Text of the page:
Misusing evidence-based practice compilations. The CEBC and other clearinghouses of evidence-based practices can be very helpful to lay audiences by digesting and translating the results of methodologically complex studies and rating programs by the strength of their evidence. But users must be careful to read and understand the reports they are using. Jallow states that the HFA home visiting model (of which HFNY is an example) “has the highest rating of effectiveness on the California Evidence-Based Clearinghouse.” But he was reading the wrong report. As mentioned above, CEBC found that HFA failed to demonstrate any effect on child abuse and neglect. It is in a separate report on home visiting programs for child well-being that HFA CEBC gave HFA its top rating (“well supported by research evidence”) because of its impact on outcomes other than child abuse and neglect.
Overgeneralization: “In terms of documented proof, home visiting is the one that we know absolutely works,” Timothy Hathaway, executive director of Prevent Child Abuse New York, told Mr. Jallow. Unfortunately, Mr. Hathaway was overgeneralizing. There are many different home visiting programs which vary based on the nature of the provider, the content of the program, the goals of the program, and other factors. The effects of most home visiting programs on child abuse and neglect have been disappointing. The only program that has been found to have well-supported evidence of an impact on child abuse and neglect from CEBC is the Nurse Family Partnership program, which is very expensive and difficult to implement, and can only be used for certain populations–like first-time mothers. It is not surprising that many jurisdictions have opted to implement HFA instead.
Disregarding recent data. In addition to all the problems cited above, Jallow and his New York State informants chose to disregard the most recent data on foster care entries in New York. Jalloh reports, accurately, that the decline in infant foster care placement between 2012 and 2016 was part of an overall decline in the number of New York children entering foster care. And as Jallow states, this decline occurred while entries into foster care increased on the national level. But the pattern was reversed in 2017: nationally, foster care entries decreased slightly, while New York’s foster care entries increased. We don’t yet have the 2017 data for infants, but it seems likely that the trend in infant removals also reversed. Could it be that New York is starting to see the same kind of increase in removals that occurred earlier in many other states? Perhaps a growing opioid crisis in western New York is contributing to this, or perhaps the increase in child removals stems from concern that the focus on family preservation is endangering children. And indeed an increase in child removals in New York City over the past 18 months has been attributed to an increase in hotline reports and a more aggressive response to these reports by investigative staff in the wake of the highly-publicized child abuse deaths of two children who were known to the system but not removed. Disregarding the most recent year of data certainly makes for a clearer picture, but but it may be a less accurate one.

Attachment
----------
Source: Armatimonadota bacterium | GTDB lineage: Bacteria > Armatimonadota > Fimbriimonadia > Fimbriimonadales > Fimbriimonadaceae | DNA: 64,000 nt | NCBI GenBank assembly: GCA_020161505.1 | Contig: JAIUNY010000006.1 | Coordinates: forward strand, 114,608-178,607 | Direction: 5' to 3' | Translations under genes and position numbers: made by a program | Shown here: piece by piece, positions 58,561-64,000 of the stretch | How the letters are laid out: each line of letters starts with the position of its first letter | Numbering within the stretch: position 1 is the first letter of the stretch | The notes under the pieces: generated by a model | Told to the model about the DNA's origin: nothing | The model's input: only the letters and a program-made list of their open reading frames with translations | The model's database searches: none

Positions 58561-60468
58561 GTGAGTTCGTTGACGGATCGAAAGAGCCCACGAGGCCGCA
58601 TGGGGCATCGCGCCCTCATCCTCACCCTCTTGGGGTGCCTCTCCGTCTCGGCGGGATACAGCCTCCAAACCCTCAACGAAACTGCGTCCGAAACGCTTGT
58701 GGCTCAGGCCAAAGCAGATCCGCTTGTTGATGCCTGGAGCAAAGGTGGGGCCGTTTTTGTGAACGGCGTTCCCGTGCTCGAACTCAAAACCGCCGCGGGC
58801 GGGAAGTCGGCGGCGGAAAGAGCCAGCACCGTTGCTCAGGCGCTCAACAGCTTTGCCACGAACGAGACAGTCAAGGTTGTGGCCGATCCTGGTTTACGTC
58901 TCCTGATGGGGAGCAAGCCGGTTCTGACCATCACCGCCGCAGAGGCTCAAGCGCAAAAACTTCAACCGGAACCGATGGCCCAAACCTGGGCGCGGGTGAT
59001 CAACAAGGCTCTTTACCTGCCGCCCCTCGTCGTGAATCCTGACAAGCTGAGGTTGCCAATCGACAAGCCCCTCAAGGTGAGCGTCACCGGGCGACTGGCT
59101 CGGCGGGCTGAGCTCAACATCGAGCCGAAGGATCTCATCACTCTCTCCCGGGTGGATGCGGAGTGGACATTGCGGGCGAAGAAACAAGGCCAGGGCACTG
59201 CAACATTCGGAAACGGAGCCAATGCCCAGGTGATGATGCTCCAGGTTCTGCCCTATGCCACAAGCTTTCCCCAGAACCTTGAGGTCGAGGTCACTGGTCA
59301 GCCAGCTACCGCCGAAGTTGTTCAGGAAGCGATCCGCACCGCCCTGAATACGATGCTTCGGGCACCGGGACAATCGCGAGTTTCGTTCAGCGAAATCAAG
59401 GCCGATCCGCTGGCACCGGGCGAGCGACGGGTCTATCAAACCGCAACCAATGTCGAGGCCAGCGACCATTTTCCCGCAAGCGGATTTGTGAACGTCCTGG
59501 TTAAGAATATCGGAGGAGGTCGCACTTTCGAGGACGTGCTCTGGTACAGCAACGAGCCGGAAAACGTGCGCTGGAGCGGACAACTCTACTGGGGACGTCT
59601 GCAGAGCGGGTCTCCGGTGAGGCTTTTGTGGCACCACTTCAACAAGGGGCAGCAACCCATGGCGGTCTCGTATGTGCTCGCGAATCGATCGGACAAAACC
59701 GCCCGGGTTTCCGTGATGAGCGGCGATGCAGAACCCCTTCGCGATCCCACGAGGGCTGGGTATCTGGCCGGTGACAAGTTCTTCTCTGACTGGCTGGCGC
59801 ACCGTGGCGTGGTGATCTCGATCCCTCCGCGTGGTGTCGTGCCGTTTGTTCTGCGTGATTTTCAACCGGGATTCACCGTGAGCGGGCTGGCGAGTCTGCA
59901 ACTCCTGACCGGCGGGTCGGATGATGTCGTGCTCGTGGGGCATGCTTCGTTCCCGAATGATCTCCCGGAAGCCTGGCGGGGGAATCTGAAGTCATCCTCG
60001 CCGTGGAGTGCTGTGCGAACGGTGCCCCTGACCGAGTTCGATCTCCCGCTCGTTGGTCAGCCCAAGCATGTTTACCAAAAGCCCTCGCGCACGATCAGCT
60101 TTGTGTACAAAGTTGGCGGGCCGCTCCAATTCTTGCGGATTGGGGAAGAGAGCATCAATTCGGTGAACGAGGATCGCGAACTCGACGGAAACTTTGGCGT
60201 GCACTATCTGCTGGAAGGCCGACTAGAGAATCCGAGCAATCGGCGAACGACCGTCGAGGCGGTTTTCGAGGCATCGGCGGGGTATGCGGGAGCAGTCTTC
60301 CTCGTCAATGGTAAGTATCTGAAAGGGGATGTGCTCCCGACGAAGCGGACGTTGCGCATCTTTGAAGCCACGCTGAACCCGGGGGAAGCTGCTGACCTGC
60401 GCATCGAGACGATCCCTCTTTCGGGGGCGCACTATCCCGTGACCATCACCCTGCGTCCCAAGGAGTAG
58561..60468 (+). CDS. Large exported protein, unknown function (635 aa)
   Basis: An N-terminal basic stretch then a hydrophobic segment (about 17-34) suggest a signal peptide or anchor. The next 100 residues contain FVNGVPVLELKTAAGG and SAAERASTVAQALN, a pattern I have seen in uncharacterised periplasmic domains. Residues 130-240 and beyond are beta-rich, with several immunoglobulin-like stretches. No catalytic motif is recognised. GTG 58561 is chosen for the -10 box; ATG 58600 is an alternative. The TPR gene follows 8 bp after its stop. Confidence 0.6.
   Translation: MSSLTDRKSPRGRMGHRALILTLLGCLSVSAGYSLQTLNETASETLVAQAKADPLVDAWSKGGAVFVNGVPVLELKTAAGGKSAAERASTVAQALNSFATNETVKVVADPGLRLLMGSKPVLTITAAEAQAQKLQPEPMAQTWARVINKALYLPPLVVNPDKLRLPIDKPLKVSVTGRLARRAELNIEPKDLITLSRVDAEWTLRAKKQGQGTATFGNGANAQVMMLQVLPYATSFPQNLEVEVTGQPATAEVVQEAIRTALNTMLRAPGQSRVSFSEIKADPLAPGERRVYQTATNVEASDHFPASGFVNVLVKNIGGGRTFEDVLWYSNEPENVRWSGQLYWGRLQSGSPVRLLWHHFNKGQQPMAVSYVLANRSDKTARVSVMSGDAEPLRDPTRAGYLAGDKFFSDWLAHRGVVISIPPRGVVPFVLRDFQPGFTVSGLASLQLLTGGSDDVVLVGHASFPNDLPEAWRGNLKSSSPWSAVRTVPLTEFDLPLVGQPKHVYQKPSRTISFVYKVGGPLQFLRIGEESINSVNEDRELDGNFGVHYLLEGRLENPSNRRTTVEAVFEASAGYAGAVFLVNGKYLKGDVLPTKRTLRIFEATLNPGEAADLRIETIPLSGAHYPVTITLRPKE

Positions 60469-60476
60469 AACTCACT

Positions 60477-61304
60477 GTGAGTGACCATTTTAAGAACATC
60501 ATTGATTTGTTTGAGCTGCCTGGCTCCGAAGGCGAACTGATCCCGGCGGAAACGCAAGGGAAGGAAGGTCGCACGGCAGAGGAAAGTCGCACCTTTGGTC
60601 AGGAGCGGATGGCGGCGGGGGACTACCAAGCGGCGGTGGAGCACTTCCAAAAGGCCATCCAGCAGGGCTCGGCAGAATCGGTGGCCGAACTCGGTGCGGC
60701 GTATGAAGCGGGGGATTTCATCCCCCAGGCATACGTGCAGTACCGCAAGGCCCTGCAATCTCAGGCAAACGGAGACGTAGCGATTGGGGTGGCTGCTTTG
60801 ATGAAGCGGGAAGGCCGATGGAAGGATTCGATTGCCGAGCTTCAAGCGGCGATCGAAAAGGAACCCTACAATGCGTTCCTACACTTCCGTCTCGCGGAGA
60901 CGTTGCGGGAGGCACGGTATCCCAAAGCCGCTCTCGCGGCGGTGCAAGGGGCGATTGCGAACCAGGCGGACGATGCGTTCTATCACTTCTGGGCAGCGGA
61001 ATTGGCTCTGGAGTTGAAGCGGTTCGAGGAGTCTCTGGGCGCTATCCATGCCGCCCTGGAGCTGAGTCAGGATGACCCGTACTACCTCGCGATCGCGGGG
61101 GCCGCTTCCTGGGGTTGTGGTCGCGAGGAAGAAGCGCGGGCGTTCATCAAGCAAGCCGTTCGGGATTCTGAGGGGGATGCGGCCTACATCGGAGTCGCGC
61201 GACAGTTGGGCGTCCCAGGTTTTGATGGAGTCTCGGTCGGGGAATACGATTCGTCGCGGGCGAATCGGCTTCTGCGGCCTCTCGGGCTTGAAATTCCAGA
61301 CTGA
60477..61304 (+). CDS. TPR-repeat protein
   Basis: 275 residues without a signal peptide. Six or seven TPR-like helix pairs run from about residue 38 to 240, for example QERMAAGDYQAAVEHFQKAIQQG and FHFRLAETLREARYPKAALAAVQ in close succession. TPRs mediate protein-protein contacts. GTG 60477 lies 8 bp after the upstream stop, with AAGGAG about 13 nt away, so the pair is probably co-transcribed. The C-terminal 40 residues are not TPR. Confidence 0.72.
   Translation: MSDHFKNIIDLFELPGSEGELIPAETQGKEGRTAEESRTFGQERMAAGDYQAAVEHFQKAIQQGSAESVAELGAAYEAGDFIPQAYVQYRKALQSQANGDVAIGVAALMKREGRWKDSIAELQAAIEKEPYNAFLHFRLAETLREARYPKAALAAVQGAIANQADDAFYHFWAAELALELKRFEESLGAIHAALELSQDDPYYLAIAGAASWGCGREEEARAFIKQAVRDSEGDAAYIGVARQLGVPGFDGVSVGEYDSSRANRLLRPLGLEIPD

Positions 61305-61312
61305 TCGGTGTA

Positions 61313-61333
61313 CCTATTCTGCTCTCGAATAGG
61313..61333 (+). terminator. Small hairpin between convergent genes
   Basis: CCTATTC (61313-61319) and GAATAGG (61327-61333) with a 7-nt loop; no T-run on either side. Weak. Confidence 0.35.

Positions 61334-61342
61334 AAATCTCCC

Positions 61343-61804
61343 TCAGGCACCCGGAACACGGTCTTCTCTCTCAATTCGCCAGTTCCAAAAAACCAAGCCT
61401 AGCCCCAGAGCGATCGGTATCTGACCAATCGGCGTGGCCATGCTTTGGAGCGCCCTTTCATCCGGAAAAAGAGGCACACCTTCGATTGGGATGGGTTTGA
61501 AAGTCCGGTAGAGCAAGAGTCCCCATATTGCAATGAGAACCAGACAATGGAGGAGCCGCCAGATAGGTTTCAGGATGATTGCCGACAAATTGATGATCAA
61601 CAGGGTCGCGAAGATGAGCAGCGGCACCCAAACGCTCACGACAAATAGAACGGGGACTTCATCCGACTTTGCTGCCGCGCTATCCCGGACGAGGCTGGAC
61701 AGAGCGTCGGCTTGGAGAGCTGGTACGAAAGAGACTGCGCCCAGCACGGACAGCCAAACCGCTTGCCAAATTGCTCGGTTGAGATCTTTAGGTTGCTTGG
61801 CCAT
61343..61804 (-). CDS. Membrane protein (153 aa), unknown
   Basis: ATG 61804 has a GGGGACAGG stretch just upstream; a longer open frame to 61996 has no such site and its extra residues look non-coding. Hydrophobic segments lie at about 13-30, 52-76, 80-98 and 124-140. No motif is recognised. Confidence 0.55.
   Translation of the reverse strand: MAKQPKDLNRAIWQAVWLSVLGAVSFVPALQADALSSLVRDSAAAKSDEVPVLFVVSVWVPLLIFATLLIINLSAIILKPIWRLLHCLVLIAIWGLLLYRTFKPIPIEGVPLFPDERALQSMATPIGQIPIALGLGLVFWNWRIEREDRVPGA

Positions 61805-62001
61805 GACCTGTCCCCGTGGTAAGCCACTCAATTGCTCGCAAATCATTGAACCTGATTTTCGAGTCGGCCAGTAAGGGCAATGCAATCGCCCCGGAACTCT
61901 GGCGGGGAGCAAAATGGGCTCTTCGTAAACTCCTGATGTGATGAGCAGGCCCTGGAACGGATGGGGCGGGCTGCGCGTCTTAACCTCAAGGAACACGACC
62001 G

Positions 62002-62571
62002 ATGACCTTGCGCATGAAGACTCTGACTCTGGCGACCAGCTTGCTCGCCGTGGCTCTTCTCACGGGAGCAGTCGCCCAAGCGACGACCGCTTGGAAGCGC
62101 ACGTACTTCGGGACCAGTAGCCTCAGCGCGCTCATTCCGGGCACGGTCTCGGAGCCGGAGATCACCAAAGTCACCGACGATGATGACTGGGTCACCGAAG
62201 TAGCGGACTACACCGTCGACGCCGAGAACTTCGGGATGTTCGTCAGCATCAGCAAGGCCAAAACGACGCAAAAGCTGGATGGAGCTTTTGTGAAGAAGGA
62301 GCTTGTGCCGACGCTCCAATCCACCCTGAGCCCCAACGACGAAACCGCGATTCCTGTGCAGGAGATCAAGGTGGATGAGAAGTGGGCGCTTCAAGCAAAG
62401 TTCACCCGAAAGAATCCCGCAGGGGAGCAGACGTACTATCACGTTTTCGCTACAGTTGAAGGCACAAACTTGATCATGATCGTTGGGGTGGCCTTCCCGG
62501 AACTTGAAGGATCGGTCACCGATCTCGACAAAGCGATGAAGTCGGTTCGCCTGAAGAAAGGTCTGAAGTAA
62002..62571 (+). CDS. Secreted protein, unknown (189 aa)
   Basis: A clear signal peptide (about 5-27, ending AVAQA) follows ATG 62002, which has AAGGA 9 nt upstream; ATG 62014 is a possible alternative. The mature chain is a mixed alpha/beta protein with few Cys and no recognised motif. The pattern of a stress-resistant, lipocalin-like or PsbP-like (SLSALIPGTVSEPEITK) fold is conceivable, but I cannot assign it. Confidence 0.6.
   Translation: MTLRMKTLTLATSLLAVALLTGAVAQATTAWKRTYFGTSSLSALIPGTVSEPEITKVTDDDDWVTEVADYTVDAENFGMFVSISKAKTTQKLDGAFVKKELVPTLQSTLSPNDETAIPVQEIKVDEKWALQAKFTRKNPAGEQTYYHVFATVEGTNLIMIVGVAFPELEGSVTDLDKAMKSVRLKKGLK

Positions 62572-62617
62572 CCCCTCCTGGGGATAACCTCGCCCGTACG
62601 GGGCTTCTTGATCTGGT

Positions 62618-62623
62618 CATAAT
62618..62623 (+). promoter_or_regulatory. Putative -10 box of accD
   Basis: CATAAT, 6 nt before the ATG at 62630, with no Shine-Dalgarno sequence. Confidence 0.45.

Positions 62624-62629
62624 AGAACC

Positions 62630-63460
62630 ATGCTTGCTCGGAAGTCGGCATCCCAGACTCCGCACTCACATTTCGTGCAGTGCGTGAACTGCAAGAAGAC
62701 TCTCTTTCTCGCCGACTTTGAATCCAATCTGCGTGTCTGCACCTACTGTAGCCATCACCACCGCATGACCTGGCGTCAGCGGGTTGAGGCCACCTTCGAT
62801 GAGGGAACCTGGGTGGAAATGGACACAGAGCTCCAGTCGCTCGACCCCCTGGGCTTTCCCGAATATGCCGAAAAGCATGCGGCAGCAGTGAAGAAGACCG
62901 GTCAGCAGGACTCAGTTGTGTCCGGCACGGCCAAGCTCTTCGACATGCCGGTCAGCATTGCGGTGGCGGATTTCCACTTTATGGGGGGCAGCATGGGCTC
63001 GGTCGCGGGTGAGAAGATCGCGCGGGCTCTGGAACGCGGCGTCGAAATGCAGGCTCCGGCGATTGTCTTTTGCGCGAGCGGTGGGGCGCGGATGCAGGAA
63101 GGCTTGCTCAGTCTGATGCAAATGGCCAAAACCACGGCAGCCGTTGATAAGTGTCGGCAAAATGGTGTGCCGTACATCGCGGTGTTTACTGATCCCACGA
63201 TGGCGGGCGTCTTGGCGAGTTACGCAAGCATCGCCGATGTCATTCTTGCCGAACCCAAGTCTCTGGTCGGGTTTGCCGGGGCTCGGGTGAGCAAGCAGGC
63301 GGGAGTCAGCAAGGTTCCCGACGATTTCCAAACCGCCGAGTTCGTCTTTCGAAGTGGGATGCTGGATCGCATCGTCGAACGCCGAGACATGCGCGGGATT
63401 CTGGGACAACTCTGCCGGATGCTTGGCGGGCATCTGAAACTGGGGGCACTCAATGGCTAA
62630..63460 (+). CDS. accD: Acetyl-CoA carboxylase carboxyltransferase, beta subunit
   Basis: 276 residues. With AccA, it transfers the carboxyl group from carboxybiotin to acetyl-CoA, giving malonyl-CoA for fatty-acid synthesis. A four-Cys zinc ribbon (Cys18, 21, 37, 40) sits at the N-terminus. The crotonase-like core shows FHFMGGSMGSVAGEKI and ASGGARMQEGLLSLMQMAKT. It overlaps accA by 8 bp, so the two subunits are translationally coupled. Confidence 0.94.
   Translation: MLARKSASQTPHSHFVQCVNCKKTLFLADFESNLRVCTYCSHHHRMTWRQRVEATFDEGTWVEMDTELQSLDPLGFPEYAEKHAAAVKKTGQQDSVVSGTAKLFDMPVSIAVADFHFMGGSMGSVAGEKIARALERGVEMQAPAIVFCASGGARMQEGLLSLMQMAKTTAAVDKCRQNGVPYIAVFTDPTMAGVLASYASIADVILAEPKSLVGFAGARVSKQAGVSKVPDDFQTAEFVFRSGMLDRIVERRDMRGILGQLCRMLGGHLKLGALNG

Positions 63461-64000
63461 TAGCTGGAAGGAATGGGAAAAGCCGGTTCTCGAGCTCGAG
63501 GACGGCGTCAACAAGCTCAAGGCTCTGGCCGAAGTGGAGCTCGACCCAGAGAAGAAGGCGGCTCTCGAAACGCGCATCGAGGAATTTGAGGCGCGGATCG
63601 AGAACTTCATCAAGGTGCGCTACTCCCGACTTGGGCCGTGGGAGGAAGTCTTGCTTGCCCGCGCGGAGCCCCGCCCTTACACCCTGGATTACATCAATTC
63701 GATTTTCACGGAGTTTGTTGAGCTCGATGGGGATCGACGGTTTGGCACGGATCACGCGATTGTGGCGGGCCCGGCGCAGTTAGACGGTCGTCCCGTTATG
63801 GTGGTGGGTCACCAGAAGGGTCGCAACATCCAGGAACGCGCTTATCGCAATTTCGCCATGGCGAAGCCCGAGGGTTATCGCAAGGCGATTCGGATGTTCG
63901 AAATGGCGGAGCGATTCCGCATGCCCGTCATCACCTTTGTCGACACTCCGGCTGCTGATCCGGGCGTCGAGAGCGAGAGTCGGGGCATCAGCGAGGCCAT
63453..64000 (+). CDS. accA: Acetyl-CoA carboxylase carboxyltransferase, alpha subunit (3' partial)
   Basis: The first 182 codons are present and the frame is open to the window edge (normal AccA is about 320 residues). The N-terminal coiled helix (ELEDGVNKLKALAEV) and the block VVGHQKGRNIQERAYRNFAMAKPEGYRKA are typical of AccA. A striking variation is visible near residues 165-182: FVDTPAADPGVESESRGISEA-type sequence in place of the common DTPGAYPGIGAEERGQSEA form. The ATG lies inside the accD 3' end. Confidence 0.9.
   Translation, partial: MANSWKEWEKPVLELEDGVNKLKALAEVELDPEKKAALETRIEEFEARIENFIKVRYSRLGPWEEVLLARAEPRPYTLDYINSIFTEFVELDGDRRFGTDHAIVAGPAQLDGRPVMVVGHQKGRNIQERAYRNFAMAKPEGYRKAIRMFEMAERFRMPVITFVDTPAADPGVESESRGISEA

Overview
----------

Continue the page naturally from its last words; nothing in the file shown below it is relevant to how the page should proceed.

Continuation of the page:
Jallow’s article illustrates how a flawed understanding of research and data can lead to faulty conclusions. A grandiose claim that one program is responsible for large changes in an indicator like child removals deserves initial skepticism and rigorous vetting. Uncritical acceptance of such claims can lead to misguided policy decisions, like a decision to direct more funding to a program that is unproven. The press should scrutinize such claims assiduously, rather than accepting them credulously, presenting them without qualifications, or adding flawed arguments in favor of these claims.